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Protagonist and Subject in Gewirth's Argument for Human Rights

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This article assesses the argument by Alan Gewirth, which is foundational for the Sheffield School of legal idealism, that every agent is rationally committed to asserting that it and all other agents have rights to freedom and well-being. It is shown that the most salient objection to the argument misunderstands its nature. However the initial part of the argument, because of its prudential character, is valid only in virtue of the fact that its ‘protagonist’, the individual for whom the argument is supposed to be rationally compelling, is identical to its ‘subject’, the individual about whom the argument makes its successive statements. This fact prevents the argument from establishing its central claim, as that claim must be interpreted to ground the rest of the argument. Therefore the argument as a whole fails. Some implications of this finding for the Sheffield School approach are suggested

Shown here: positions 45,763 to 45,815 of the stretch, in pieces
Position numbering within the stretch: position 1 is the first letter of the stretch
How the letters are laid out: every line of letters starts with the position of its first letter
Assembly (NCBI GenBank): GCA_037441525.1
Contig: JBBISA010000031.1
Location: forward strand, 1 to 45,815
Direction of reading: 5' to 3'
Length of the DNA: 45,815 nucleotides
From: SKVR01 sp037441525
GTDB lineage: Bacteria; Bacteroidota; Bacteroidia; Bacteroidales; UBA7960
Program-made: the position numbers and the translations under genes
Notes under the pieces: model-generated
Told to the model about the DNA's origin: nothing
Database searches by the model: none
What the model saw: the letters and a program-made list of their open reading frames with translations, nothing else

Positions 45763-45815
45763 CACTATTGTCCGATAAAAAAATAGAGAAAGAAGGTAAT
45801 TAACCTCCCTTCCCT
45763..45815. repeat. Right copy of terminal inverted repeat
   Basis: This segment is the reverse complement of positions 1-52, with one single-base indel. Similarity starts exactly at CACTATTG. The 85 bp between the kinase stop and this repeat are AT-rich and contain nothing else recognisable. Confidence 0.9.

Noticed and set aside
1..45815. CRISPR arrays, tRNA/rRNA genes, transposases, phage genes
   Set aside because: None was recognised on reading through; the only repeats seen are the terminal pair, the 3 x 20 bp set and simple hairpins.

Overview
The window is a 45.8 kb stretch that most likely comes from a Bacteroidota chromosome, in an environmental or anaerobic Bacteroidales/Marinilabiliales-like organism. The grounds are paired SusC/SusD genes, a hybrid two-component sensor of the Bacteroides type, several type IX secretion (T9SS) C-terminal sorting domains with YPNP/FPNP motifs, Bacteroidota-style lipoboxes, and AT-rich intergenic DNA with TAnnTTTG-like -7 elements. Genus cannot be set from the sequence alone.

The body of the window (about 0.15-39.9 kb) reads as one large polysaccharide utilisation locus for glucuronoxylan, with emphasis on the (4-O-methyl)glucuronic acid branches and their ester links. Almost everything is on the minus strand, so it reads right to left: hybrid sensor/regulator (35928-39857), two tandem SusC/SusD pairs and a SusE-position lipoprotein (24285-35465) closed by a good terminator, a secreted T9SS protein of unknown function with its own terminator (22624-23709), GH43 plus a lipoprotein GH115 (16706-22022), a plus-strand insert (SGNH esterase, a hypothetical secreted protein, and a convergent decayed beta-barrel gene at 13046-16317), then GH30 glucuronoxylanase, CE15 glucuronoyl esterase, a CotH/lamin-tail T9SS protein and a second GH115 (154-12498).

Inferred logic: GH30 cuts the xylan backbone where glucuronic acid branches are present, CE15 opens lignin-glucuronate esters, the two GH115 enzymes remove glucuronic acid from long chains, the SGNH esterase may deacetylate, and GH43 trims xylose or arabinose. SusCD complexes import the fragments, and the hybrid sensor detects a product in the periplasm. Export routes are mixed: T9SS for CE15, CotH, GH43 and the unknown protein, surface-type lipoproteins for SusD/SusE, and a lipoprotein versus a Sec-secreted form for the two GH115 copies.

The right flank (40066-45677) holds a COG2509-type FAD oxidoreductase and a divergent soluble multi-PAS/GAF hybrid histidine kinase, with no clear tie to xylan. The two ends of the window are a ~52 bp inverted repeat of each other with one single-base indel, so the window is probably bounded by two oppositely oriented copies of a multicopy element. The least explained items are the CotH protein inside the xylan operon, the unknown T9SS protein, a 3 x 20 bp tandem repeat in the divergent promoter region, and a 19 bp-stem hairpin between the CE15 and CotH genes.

Keywords: Gewirth; Sheffield School; human rights; legal idealism; natural law

Document Type: Research Article

Publication date: January 1, 2008

More about this publication?
  • Until 2007 the King's Law Journal was known as the King's College Law Journal. It was established in 1990 as a legal periodical publishing scholarly and authoritative Articles, Notes and Reports on legal issues of current importance to both academic research and legal practice. It has a national and international readership, and publishes refereed contributions from authors across the United Kingdom, from continental Europe and further afield (particularly Commonwealth countries and USA). The journal includes a Reviews section containing critical notices of recently published books.

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